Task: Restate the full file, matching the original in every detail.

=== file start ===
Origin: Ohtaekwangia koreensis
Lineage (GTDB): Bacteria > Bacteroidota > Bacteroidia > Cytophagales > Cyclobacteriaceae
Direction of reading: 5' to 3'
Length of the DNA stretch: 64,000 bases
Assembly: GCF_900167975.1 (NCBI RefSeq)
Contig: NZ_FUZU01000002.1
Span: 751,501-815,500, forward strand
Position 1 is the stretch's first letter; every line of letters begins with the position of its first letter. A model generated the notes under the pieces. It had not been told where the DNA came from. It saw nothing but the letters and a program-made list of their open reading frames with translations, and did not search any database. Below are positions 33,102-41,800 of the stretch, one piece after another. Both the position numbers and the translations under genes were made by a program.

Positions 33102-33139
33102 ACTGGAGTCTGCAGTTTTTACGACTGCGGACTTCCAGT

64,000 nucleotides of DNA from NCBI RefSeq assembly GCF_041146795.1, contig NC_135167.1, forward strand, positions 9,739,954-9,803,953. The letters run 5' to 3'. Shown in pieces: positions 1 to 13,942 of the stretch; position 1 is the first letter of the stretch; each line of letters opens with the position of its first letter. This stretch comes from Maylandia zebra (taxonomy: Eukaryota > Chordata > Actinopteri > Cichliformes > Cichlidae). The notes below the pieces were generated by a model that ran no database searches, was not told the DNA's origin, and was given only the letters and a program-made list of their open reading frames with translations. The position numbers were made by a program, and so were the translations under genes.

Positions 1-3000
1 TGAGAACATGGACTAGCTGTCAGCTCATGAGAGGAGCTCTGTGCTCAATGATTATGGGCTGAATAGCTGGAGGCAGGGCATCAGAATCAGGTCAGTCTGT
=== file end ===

Origin: Ohtaekwangia koreensis
Lineage (GTDB): Bacteria > Bacteroidota > Bacteroidia > Cytophagales > Cyclobacteriaceae
Direction of reading: 5' to 3'
Length of the DNA stretch: 64,000 bases
Assembly: GCF_900167975.1 (NCBI RefSeq)
Contig: NZ_FUZU01000002.1
Span: 751,501-815,500, forward strand
Position 1 is the stretch's first letter; every line of letters begins with the position of its first letter. A model generated the notes under the pieces. It had not been told where the DNA came from. It saw nothing but the letters and a program-made list of their open reading frames with translations, and did not search any database. Below are positions 33,102-41,800 of the stretch, one piece after another. Both the position numbers and the translations under genes were made by a program.

Positions 33102-33139
33102 ACTGGAGTCTGCAGTTTTTACGACTGCGGACTTCCAGT

64,000 nucleotides of DNA from NCBI RefSeq assembly GCF_041146795.1, contig NC_135167.1, forward strand, positions 9,739,954-9,803,953. The letters run 5' to 3'. Shown in pieces: positions 1 to 13,942 of the stretch; position 1 is the first letter of the stretch; each line of letters opens with the position of its first letter. This stretch comes from Maylandia zebra (taxonomy: Eukaryota > Chordata > Actinopteri > Cichliformes > Cichlidae). The notes below the pieces were generated by a model that ran no database searches, was not told the DNA's origin, and was given only the letters and a program-made list of their open reading frames with translations. The position numbers were made by a program, and so were the translations under genes.

Positions 1-3000
1 TGAGAACATGGACTAGCTGTCAGCTCATGAGAGGAGCTCTGTGCTCAATGATTATGGGCTGAATAGCTGGAGGCAGGGCATCAGAATCAGGTCAGTCTGT